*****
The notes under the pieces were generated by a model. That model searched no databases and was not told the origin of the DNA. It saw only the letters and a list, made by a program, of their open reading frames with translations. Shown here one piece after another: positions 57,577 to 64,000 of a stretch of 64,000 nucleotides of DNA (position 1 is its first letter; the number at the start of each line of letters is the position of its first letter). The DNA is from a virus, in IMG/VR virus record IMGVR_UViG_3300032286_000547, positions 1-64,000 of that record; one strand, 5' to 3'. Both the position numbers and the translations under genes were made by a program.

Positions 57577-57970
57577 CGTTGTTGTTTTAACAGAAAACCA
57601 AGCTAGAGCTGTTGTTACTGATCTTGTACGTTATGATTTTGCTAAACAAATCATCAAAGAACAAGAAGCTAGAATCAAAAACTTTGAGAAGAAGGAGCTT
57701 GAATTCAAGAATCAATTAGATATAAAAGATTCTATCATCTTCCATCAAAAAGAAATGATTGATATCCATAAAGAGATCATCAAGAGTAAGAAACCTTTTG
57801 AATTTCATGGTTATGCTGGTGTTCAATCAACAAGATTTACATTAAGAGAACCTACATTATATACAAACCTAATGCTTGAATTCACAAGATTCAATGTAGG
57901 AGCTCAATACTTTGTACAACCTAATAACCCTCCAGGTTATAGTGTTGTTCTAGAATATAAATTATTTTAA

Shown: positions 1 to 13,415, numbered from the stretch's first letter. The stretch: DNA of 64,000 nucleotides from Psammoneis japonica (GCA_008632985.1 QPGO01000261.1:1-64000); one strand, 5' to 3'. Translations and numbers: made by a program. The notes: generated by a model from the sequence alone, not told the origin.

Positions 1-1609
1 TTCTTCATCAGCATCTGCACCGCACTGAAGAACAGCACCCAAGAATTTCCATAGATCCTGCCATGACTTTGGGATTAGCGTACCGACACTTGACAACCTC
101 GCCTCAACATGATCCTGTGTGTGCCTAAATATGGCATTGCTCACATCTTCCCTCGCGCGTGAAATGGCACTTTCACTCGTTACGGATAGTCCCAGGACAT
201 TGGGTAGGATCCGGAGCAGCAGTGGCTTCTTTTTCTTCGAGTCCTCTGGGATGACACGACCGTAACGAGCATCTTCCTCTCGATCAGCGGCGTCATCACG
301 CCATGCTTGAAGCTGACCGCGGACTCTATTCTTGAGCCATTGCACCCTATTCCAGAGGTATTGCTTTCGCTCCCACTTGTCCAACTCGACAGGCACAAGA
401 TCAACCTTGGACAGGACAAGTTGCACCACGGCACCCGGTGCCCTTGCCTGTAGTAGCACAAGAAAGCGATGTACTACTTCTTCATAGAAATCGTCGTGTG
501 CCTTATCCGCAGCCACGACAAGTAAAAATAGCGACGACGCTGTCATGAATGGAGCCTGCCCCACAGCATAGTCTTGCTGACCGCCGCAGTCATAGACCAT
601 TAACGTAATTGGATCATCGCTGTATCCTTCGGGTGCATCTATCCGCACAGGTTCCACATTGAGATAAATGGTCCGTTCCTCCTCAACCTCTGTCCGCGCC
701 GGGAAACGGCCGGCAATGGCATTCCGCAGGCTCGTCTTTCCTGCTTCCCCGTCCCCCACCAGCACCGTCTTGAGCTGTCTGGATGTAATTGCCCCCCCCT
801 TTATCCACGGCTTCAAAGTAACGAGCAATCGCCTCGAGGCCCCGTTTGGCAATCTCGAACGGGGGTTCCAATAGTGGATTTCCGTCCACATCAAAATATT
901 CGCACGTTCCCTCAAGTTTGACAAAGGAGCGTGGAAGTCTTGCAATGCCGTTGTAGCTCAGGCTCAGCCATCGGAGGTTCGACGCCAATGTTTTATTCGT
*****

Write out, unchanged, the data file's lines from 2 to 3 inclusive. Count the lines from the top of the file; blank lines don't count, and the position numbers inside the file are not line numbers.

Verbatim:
Positions 57577-57970
57577 CGTTGTTGTTTTAACAGAAAACCA